[Call for Applications] Fall 2017 Maintenance Course

Common Cycle’s biannual maintenance courses are intended to help train future volunteers and community members by providing hands-on experience and general knowledge about fixing bicycles and assisting people who come to our mobile repair stand.

Common Cycle’s Fall 2017 Maintenance Class will begin Wednesday, October 11th and run on 6 consecutive Wednesdays from 6:30-8:30 in Ann Arbor, concluding on November 15th. Classes will be held at U-M Outdoor Adventures Center, 336 Hill St, Ann Arbor, MI 48104. We cover a range of repair and maintenance from basic (e.g. tube change, brake adjustment) to advanced (e.g. hub overhaul, wheel truing).

The course is capped at 15 students so that everyone will have some time and space to do hands-on work.  No advance knowledge of bike repair is required, just an interest in learning more. Students may bring in their own bikes which we will diagnose as needed and use for demonstration.

Although this is a low/no-cost course, we ask you to respect the large amount of volunteer work that goes into facilitating and teaching the course. If you are enrolled, we expect you to attend the majority of sessions or make clear in your application if you will not able to attend some sessions.  If selected, we expect participants to volunteer at at least two Common Cycle events over the subsequent 12 months.

Application link: https://goo.gl/forms/CmKFGZl0NY78XL722

Applications close Sunday, October 1st. Please respond to info@commoncycle.org with questions.

Open Workshops – Winter 2016/2017

Common Cycle will be hosting open repair sessions through March, taking place roughly twice per month at the same time as our traditional Mobile Repair Stand. The sessions will be similar to our weekly mobile repair stand at the Sunday Artisan Market, and provide those interested with access to warm, dry space, tools and volunteer help as needed.

The schedule will include the following Sundays:

Nov: 11/13
Dec: 12/4 & 12/18
Jan: 1/8 & 1/22
Feb: 2/5 & 2/19
Mar: 3/5, 3/12 & 3/26

Location and Time:

Outdoor Adventures (“Elbel Building” next to Elbel Field)
336 Hill St,
Ann Arbor, MI 48104
Time: 11 AM-3 PM

Feel free to drop by to get help preparing your bicycle for the winter, and to keep it rolling until spring. If you have any questions, please email us at info@commoncycle.org.

Elbel

 

(Launching) Common Cycle Women’s Focused Events!

In an effort to build community, increase access to knowledge around bicycle repair, and to support more gender diversity within the cycling community and within Common Cycle, we will be hosting women’s-focused bike community events, at Outdoor Adventures (336 Hill St, at the corner of Hill and Division). Of course, we welcome trans women, non-binary, and gender non-conforming folks to attend.  Our tentative schedule for the fall is to hold sessions on:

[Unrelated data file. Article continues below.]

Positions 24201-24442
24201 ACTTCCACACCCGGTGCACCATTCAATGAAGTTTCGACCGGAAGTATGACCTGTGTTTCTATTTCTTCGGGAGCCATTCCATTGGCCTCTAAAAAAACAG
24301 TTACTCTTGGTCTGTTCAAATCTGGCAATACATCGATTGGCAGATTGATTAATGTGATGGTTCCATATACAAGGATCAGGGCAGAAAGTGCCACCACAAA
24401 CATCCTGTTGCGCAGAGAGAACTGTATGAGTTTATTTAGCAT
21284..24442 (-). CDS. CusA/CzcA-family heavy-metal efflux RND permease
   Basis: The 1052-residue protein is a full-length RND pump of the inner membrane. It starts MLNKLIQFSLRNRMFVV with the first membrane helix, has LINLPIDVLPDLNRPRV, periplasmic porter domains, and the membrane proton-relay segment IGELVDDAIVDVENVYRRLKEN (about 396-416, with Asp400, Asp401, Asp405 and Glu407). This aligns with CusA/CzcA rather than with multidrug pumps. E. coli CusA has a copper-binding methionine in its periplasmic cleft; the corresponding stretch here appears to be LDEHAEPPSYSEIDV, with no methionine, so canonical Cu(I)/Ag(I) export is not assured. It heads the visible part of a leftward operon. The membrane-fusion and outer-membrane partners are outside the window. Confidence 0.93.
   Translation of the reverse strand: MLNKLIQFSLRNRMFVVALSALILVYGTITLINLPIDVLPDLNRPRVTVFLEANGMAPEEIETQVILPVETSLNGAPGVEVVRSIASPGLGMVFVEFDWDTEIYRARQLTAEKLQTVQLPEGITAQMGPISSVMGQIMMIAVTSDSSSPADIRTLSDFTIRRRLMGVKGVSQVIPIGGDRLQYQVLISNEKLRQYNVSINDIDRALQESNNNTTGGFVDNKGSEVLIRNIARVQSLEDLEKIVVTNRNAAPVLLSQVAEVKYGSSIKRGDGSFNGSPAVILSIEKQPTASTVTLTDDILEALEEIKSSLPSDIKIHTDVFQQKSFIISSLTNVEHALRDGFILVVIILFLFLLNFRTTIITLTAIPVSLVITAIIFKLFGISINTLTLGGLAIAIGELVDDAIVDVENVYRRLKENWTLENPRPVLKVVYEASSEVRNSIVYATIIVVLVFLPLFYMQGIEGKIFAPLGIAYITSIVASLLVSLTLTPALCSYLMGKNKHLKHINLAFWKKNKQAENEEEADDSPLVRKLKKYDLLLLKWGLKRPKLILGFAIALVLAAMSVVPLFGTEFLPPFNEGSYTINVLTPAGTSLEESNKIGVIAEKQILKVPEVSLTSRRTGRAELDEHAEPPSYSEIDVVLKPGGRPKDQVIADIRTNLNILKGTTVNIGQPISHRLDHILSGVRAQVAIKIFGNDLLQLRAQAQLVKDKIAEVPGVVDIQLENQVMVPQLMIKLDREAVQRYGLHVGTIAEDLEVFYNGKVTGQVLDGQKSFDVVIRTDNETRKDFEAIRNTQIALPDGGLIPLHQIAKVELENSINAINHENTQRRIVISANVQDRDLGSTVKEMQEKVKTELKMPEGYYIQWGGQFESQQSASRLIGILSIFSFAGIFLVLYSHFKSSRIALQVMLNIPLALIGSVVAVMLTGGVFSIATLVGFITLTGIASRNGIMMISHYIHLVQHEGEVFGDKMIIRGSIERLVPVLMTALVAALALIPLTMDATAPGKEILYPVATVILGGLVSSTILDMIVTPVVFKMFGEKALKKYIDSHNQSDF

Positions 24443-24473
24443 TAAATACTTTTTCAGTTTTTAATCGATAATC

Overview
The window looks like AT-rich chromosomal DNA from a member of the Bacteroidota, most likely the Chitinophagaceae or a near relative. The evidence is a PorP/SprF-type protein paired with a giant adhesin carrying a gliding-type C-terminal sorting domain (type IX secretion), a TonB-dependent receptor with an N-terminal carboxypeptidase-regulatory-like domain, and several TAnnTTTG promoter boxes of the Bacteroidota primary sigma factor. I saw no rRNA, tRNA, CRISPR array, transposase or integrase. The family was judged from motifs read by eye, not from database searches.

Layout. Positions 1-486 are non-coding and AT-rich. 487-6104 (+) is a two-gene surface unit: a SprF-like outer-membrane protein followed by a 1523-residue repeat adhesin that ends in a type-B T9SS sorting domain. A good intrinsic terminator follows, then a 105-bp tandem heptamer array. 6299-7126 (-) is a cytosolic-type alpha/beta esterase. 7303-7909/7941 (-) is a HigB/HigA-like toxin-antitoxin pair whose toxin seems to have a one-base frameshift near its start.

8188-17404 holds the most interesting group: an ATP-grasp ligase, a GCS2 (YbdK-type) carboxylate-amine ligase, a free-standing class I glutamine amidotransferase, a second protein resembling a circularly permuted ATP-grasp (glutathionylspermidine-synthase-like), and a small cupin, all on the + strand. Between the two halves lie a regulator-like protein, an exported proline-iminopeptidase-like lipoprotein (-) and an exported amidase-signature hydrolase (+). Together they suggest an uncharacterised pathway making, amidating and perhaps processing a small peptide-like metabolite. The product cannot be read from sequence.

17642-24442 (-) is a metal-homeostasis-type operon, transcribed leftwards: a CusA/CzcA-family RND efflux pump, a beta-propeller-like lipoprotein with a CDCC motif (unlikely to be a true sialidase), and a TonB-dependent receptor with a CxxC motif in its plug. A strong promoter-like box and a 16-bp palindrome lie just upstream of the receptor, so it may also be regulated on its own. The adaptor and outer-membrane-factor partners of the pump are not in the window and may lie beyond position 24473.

October 11th, 6-8 PM
November 15th, 6-8 PM
December 13th, 6-8 PM

If you have any questions, or would like to be added to the mailing list to receive updates and announcements about women’s focused events, please send us an email at ccwomensprograms@gmail.com.  We’ll post more information on topics and other rides or events as they come together.

Thanks!

Winter Bike Commuting Workshops

We’re partnering with Nancy Shore and getDowntown to get you all geared up for winter bike commuting. The workshops are this week Wednesday (5:30-6:30pm) and Thursday (12-1pm) at 301 E. Liberty.

Registration for the workshops is now closed, but getDowntown has a lot of great winter commuting (bike and other) resources you can find in their Conquering the Cold section.

conquer the cold

First Workshop at Outdoor Adventures

With our course at Outdoor Adventures and the Mobile Repair Stand packed away until next spring, we’ll be running open workshops at Outdoor Adventures (336 Hill St) on Wednesday nights from 7-9:30 p.m. It runs the same way as in Kerrytown: stop by if you need help, stop by if you want to help.

The first one starts tomorrow, November 2nd. As always, feel free to join the google group for more info about these workshops and other volunteering opportunities.

See you there!

Fall Bike Maintenance Clinics

Your favorite Common Cycle mechanics will be teaching a bike maintenance class this fall! The class starts next wednesday, Sept. 14, at 6 PM (so sign up now!–scroll down to “bike clinic”) and is a collaboration with UM’s Outdoor Adventures Program. The 5-week series will go something like this:

9/14: Basic care, cleaning, and maintenance

9/21: wheels, tires, tubes, and intro to hubs

9/28: Hubs, Bottom Brackets, and Headsets

10/5: Brakes and Derailleurs

10/12: Cranks/chainrings, Handlebars, stems, shifters, levers

There is a fee: $5 per class, or $20 for the whole shebang, but that money will go towards snacks and beverages for an optional post-or-mid-series bike ride (or other activity, depending on weather and folks’ preferences).

Whether you’ve been working on bikes for a while and want to freshen up, or if you’re just starting to get your hands greasy, or if you think (rightly so) that Eric, Sam, Sandy, Ben, and Molly are super cool and you want to learn everything they know…come on out!

Hope to see you next wednesday!

16 hands to seat a tire OR Cub Scout Bike Maintenance